Brad, D+: Out of all of the prospects, Ratcliffe showed the most growth throughout the season. And while some of that has to do with just how ineffective, to be blunt, he was at the start of the season, it’s still very encouraging. It’s not hard to imagine him following Nic Aube-Kubel’s progression, and having a substantially stronger year two.

German Rubtsov

42 GP. 2 G, 11 A, 13 P. 45.62 CF%. Grade: C-

Maddie, C: This is the grade that, I think, I struggled the most with. Considering the fact that Rubtsov only played 14 games during 2018-19, I’ve been considering this as an extension of his rookie season, and as such sort of adjusting my expectations. And he’s been something of a weird case because I have a lot of feelings and they don’t really fit together all that neatly. The scoring numbers aren’t stellar, but he did still show some really nice offensive playmaking flashes. I really liked his defensive work on the penalty kill, but the underlying shot metrics don’t show the same strength at 5-on-5. Those shot metrics aren’t great, but his exit and entry numbers are solid. There’s a lot at odds, here. And what do we do with all this? I don’t really know. But what we do know is that Rubtsov remains very skilled, and has shown some flashes, and is only still coming off of his first “full” season. It’s early, still.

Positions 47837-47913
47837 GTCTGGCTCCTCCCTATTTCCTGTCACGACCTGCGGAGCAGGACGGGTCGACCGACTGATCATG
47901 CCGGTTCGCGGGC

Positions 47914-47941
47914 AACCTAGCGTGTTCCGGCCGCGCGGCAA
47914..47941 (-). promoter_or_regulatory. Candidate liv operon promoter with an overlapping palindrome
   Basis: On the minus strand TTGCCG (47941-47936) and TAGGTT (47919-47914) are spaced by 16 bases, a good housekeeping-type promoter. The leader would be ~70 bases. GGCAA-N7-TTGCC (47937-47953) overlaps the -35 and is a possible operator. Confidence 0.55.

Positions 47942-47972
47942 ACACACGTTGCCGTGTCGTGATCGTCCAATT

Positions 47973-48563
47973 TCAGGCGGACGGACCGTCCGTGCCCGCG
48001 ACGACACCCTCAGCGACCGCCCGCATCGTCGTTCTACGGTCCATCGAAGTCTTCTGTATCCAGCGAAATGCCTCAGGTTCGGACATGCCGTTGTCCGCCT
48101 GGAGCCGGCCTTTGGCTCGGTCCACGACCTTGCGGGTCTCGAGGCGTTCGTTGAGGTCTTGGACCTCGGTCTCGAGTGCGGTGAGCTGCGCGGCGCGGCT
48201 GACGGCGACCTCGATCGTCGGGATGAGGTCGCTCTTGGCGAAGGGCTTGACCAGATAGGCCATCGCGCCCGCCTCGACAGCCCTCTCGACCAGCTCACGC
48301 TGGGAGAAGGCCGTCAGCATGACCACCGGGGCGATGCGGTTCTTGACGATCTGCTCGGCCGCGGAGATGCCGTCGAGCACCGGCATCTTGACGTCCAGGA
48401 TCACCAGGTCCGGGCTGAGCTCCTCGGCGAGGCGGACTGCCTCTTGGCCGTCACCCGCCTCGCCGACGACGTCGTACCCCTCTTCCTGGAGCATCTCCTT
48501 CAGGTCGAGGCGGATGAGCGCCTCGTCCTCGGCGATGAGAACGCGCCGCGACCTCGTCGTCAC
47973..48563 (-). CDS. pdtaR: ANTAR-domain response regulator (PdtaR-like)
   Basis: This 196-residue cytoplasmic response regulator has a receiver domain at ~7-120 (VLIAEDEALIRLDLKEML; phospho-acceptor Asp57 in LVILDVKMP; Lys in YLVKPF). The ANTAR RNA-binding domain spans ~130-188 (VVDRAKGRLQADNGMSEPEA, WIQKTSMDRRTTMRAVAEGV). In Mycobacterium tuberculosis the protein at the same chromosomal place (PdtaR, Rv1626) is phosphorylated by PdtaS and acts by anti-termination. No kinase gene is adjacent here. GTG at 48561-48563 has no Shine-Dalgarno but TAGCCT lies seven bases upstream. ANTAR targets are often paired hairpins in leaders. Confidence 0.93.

Brad, D+: As we continue going through these grades, the word “underwhelming” keeps coming to mind. I just expected a more obvious step forward this year, and that did not occur. I’m not one to harp on point production, but 13 points in 42 games is way below the mark that I thought he was capable of putting up. I did enjoy his play on the penalty kill, especially when he was paired with Mikhail Vorobyev. The two are great penalty killers individually, and work really well together as a duo.

Matthew Strome

19 GP. 2 G, 2 A, 4 P. 48.40 CF%. Grade: D+

Maddie, D+: We didn’t get to see a ton of Strome this season, as he spent more time in the ECHL with the Royals, but his time with the Phantoms was something of a mixed bag. I think what it comes down to is that Strome is definitely still trying to figure out playing at the AHL level, but unlike as was the case with Ratcliffe, he wasn’t given the same leeway to sort of work through his issues on the fly. He showed occasional flashes (one of which was the fact that, when he got time on the power play, he was distributing from behind the net and I’m obsessed with that), but also had stretches where he looked a little out of his depth. This is all understandable for a rookie who only played 19 games, but the on-ice product still leaves quite a bit to be desired. There’s lots of room to improve though, when he presumably gets a longer look next season.

Brad, D: It’s been five months since we last watched Strome play a game for the Phantoms now, and I’ve got to say, I remember very little. The behind the net work on the power play does stick out as the main positive/interesting tidbit from his 19 games, but beyond that there’s just not much to talk about. Hopefully he can stay in the AHL longer next season.